You liked the price cuts. Now comes part two: VoIP innovation. The Packet8 Desktop VideoPhone from internet phone company 8x8 lets you see and hear calling partners.
Full-motion video calls have arrived-some 40 years after Bell Labs introduced its Picturephone and long after we tired of visiting it at Disneyland. The Packet8 Desktop VideoPhone is available on 8x8's websiteand through large computer retailers online and off for $299, or $499 for two (all prices street).
It's not one of those kludgy computer video solutions we've seen before. And it doesn't require special, per-minute service charges since 8x8 isn't a traditional phone company delivering video over the traditional phone network. VideoPhone is a creature of the new, unregulated phone network. So while arguably it's the first, it won't be the last such device we'll see.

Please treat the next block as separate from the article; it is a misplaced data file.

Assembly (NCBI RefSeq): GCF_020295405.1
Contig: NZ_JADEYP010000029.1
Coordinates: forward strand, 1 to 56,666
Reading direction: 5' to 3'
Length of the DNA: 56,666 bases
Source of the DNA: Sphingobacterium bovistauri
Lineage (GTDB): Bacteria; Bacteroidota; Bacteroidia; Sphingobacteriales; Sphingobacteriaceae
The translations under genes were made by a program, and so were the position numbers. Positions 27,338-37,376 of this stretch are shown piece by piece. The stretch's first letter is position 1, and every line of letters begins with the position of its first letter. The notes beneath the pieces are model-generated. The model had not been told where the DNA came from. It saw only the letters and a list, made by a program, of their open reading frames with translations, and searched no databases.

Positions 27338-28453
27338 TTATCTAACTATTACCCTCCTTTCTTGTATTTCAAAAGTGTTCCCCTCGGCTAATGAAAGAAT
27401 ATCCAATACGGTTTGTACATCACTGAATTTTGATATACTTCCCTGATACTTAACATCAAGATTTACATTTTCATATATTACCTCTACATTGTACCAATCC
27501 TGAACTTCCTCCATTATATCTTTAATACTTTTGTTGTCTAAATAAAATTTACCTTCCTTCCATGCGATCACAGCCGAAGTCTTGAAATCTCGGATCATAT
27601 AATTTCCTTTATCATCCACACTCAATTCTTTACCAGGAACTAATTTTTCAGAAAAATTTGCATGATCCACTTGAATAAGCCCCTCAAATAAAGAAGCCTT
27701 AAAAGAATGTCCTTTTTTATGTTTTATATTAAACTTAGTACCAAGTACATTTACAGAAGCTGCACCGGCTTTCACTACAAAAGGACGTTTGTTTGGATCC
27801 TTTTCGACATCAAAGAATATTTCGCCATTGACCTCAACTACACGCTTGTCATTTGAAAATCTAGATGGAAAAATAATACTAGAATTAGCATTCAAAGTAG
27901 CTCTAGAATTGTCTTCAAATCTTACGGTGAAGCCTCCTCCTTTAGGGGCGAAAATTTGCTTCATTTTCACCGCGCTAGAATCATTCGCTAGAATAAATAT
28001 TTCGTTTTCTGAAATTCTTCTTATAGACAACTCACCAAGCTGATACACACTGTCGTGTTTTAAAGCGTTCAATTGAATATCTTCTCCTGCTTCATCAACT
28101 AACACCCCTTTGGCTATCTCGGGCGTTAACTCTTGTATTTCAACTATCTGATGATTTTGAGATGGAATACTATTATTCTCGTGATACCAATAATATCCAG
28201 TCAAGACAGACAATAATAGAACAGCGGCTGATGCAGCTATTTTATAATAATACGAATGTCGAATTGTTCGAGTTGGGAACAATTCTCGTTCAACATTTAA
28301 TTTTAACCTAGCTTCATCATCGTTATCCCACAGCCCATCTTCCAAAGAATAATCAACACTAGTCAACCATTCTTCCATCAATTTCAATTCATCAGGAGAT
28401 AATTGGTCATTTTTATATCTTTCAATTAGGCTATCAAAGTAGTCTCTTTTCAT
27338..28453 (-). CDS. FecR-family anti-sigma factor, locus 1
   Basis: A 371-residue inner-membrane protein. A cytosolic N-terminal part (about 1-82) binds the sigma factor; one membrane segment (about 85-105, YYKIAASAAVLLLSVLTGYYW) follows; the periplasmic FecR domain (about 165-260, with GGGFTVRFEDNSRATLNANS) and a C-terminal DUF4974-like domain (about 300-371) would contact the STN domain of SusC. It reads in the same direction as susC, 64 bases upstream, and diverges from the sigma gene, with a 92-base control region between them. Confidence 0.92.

A broadband connection of at least 128Kbps is needed for real-time video and voice quality, says Bryan Martin, chair and CEO of 8x8 in Santa Clara, California. The Packet8 phone is definitely a convenient way to get "just like being there" video. Plug it into an Ethernet port on your broadband router, dial an activation code, and you're in business. It finds its own IP address, can be used across an office LAN, and is easily moved to other locations and connected to a TV or large LCD. It doesn't cost much more than most office phones. In fact, except for a barely noticeable camera and a 5-inch active-matrix LCD, the VideoPhone looks like any office deskset.
You'll need a Packet8 calling plan, which starts at $29.95 per month for unlimited calls to any North American number and unlimited free calls to other Packet8 subscribers worldwide. Most of the VideoPhone's calling features-from voice mail to three-way conferencing to call forwarding-are delivered via the calling plan, not the phone. Reception is great: clear audio and crisp, full-color images on an LCD that's just the right size.